Web pedos crack into corporate servers
Insecure servers host PPV child porn
Web paedophiles are turning to cracking techniques to cover their track, claims the head of the UK's National Hi-Tech Crime Unit (NHTCU).
Detective Chief Superintendent Les Hynds warned today of cases where pay-per-view child porn sites on corporate servers after gaining control to victims' servers.
Hynds declined to furnish details, citing operational reasons, but he gave a basic outline of the crime, which he describes as a growing problem.
"Organised crime gangs involved in paedophilia are starting to use hacking techniques to leave secret files on business systems," he explained.
This sounds like simple not so good old-fashioned FTP pornjacking to us.
Web paedophilia is one of five areas of serious or organised crime currently being targeted by the multi-disciplinary National Hi-Tech Crime Unit. Other areas of concern include drug trafficking (criminals using the Internet as a tool to distribute drugs and for money laundering), extortion, hacking, virus writing and fraud.
For businesses, fraud and extortion are the two most pressing concerns. In many cases the two are found to be closely related.
In order to encourage more business to come forward with information on hi-tech crimes, the NHTCU launched its Confidentiality Charter at the first UK e-crime congress in London today.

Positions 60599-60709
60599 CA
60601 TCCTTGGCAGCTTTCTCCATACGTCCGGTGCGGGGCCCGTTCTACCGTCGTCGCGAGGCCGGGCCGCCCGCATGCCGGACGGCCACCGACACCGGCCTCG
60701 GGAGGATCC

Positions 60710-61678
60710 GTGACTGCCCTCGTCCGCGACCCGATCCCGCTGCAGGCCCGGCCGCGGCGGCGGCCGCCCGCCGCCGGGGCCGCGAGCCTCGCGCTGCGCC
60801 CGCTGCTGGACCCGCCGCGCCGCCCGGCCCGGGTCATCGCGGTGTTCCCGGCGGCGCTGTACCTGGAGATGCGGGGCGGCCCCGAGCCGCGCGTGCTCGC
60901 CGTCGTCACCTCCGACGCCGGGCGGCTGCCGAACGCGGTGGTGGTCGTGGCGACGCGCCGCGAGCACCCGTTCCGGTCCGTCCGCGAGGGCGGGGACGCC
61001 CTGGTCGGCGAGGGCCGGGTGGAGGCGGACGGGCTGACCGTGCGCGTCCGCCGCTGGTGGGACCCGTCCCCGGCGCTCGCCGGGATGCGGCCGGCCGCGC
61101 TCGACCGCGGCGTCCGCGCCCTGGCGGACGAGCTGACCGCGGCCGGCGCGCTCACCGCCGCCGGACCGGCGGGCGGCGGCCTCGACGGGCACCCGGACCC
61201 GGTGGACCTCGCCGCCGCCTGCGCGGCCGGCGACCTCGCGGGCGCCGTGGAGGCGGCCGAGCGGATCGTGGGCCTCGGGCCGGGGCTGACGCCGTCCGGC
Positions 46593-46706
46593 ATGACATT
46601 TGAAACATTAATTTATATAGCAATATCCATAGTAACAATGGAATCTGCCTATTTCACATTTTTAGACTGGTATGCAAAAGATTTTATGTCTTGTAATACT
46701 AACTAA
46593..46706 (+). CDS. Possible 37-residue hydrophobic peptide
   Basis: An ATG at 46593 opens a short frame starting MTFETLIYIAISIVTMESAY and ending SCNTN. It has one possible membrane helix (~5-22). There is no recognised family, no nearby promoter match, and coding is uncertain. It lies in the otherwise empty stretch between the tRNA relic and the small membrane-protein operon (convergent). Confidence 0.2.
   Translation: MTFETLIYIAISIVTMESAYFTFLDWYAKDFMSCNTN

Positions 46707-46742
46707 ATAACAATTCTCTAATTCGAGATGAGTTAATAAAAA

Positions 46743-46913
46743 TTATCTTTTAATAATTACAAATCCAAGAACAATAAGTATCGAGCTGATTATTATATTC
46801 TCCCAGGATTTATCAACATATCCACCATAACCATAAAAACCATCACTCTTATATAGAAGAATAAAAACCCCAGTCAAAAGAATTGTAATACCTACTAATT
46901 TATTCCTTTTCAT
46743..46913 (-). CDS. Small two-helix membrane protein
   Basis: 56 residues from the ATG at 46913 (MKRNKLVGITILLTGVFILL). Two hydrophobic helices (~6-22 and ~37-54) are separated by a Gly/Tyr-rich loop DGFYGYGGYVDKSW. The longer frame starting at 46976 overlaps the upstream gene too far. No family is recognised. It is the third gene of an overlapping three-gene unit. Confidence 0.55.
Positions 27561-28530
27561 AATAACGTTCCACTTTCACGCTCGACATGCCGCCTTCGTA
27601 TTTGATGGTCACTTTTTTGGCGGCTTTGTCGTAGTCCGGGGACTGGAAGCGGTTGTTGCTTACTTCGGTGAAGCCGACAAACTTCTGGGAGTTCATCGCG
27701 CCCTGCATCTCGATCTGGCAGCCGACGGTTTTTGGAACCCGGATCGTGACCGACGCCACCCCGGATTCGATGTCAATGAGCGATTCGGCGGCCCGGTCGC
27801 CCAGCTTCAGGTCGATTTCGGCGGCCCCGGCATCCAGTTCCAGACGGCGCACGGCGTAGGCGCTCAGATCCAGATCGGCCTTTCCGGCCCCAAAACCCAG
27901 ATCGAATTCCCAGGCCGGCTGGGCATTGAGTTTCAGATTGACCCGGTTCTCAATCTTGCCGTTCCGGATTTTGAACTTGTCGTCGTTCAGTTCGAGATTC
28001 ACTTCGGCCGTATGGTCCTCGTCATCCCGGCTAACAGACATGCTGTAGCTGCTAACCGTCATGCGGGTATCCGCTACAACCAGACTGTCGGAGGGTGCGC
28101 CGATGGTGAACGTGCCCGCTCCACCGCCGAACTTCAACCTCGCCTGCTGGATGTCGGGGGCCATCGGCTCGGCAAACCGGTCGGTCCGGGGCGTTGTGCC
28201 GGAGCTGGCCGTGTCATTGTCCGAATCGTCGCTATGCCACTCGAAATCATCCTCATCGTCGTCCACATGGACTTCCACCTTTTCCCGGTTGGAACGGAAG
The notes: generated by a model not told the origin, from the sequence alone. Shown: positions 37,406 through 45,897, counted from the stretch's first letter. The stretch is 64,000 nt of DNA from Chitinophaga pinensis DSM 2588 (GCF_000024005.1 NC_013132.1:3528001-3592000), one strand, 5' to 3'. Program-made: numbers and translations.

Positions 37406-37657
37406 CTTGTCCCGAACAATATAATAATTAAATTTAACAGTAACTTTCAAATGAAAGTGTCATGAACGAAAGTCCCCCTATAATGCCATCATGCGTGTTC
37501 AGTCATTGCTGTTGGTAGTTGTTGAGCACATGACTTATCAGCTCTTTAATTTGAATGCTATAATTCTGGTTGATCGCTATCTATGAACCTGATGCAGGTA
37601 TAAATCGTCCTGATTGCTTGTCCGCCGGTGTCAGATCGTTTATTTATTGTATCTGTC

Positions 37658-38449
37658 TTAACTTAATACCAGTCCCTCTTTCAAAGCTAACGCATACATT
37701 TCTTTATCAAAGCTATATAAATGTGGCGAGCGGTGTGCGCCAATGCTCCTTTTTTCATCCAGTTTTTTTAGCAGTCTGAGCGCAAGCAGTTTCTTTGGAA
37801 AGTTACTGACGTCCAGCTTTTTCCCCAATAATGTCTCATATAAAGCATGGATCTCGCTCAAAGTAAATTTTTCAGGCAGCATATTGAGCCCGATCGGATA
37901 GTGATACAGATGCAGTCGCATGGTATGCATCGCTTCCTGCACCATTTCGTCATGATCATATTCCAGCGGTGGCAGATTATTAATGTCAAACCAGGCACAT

The charter is designed to provide reassurance that business can report suspicious hi-tech activity without the fear of causing unwelcome interruption. If firms report crimes to police there's a fear that police will prevent companies operating normally in order to preserve evidence.
While damage to reputation and brand remain a major obstacle to collaboration between police and business, the NHTCU reports that concern about "business continuity is the most prominent factor when developing outreach initiatives to combat cyber crime".
Hynds said: "Law enforcement must take responsibility for building the framework that will enable industry to collaborate and co-operate."
Government minister back the launch of the charter.
Home Office Minister, Bob Ainsworth, said: "The Confidentiality Charter, launched today, will help foster closer working between law enforcement and the business community it serves. The police cannot effectively tackle hi-tech crime in isolation - close working relationships based on trust between the police, IT industry and the on-line businesses are the key to tackling hi-tech crime." ®